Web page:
Officers from the Lafayette and Purdue police departments and the vice provost for diversity and inclusion addressed issues such as police relationship with the Black community and campus climate in a meeting Wednesday with various Purdue diversity professionals.
Vice provost John Gates and the officers discussed how police can encourage reassurance rather than fear in the Purdue community.
“As police officers, we want to be there to provide stability, but we aren’t a part of the story,” said Tom McKee, an Indiana State Police commander. “We want the story to be taking bad guys off the streets, not a part of the controversy.”
Participants also discussed positive police involvement in the community, and students asked how departments address their histories and how officers are trained.
Carolyn Johnson, associate vice provost for diversity and inclusion, discussed commonalities between police and the Black community.
“For many African-Americans and police, if we have a bad actor, we tend to get defined by the bad actor, not the good things we all do,” Johnson said. “We know that relationship because that happens to us.”
But Anwer argued these biases are not equal.
“While there might be illegitimate and legitimate biases, those biases don’t apply in the same way because one group holds power over the other group,” she said. “We must be very careful when addressing these biases. Because power lies in a majority way on one side, the heavy burden of dampening the fear lies on the police. The police have to do the majority of the work to build that bridge.”
Latino Cultural Center Director Carina Olaru referenced in her discussion of bias LPD’s recent hiring of Joseph Zacharek, who was fired after the LPD discovered he participated in a neo-Nazi messaging board known as Iron March in 2016.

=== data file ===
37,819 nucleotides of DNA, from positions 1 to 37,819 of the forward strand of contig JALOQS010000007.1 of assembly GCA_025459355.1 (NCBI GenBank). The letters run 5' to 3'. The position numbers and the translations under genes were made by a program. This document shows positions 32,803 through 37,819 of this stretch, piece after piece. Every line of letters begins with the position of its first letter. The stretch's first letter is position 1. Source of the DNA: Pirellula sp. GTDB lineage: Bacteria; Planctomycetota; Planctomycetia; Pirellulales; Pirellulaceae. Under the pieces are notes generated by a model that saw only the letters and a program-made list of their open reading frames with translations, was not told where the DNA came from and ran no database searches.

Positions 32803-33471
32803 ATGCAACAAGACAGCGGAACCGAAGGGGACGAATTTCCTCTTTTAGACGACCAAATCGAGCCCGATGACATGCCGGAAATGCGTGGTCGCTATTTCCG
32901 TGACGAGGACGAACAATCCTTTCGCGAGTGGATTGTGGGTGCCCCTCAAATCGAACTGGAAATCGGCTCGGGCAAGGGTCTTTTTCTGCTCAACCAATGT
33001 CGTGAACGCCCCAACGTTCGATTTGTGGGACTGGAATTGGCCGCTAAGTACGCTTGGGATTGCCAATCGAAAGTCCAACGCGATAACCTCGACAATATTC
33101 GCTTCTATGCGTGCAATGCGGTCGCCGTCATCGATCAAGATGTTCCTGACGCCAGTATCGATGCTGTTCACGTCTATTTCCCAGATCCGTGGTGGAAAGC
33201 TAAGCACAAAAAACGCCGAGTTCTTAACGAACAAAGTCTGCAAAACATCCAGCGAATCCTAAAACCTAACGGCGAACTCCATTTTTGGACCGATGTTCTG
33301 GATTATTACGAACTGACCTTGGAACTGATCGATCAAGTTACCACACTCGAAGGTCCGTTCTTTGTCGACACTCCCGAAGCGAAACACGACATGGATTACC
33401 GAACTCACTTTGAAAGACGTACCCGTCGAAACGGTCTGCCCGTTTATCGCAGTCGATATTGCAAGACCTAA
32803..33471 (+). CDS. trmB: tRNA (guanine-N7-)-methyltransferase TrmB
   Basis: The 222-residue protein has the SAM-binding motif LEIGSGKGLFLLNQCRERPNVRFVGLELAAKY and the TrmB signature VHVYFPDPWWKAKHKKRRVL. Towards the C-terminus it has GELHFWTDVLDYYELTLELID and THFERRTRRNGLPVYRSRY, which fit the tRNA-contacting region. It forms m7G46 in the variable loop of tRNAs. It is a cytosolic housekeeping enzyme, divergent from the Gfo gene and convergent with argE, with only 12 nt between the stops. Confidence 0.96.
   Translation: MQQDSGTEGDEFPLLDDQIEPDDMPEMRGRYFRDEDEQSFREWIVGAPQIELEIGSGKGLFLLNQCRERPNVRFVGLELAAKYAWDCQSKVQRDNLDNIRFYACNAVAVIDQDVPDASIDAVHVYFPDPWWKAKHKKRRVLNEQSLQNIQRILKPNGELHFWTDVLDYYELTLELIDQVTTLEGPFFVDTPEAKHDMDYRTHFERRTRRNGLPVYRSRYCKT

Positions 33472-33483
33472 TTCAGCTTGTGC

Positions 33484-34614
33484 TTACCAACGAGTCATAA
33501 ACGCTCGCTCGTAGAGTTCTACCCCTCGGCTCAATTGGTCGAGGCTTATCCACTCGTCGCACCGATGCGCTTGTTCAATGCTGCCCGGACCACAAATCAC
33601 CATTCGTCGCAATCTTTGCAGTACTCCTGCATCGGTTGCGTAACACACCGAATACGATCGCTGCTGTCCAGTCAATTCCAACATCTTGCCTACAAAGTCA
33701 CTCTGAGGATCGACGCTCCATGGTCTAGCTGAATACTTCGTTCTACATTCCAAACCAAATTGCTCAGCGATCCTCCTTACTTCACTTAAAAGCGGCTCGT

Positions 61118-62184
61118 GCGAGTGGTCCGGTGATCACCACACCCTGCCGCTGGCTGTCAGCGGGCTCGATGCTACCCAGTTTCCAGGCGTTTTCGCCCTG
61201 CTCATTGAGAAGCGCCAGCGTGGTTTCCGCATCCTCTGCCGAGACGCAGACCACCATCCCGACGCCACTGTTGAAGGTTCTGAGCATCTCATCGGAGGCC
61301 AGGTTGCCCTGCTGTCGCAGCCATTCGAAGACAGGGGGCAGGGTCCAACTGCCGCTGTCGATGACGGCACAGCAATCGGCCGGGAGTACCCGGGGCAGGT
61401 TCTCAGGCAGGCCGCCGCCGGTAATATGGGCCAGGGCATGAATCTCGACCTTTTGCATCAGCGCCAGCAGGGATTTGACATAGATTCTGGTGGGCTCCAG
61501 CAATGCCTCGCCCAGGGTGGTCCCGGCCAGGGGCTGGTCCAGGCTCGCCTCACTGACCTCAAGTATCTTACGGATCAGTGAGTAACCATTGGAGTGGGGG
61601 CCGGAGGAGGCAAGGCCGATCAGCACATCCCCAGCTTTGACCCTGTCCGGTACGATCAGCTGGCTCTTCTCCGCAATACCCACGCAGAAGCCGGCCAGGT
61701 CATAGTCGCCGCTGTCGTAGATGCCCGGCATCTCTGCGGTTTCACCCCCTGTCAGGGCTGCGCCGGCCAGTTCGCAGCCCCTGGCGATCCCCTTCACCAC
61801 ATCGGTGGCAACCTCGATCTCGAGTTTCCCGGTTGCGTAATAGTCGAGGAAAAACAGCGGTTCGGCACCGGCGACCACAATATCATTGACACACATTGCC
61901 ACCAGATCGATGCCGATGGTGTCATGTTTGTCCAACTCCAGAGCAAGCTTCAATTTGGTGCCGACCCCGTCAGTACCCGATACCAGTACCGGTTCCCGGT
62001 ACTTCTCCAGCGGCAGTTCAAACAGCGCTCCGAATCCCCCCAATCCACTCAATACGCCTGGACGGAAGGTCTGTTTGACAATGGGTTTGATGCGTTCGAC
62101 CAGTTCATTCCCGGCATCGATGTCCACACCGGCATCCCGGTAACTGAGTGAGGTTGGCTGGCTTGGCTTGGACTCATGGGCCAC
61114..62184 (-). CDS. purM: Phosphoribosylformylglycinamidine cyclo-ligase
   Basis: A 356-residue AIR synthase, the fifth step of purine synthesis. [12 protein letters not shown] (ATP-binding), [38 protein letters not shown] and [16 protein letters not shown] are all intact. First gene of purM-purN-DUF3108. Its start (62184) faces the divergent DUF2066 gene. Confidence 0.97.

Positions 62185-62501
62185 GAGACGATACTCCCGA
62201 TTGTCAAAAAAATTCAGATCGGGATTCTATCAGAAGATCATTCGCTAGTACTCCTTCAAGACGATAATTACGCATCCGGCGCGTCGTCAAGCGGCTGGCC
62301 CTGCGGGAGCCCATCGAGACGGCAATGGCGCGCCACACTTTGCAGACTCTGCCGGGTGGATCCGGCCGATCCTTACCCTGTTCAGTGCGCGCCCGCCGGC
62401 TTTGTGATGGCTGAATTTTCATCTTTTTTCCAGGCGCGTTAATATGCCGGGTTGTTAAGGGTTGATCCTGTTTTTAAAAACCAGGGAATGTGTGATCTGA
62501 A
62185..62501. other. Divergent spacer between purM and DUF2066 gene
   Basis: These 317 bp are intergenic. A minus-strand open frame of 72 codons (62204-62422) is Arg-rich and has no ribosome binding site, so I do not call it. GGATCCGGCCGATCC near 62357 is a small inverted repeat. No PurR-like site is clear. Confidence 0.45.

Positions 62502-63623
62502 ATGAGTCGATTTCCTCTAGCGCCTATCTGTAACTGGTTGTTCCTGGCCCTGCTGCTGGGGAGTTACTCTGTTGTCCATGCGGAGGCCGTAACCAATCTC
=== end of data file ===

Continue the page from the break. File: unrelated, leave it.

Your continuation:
“Someone who had affiliations with neo-Nazis was hired into the police,” Olaru said. “Those biases are rooted in past experience.”
Rachel Brooks, the director of diversity and inclusion initiatives in the College of Liberal Arts, shared a similar skepticism of working with the police.
“For me, this conversation is internal, in where I want to build these relationships, but I have the same fears that my African-American students do,” Brooks said. “The fears, for me, are really about being a target of unconscious bias.”
Gates further questioned shared understanding of perceptions and fear, as well as the disproportionate numbers of people of color arrested. He added the University’s Equity Task Force will address these issues in a later meeting.
“What accountability measures do we have?” Gates asked, challenging those in the meeting to reflect. “We look once, but we must look continuously at what we’re seeking to do.”
Megha Anwer, the Honors College director of diversity, inclusion and equity, said Purdue can work on establishing accountability by thinking of itself as an institution.
“How does Purdue as an institution look at itself and offset the ways it may have been complicit, in ways, in inequitable power?” she said.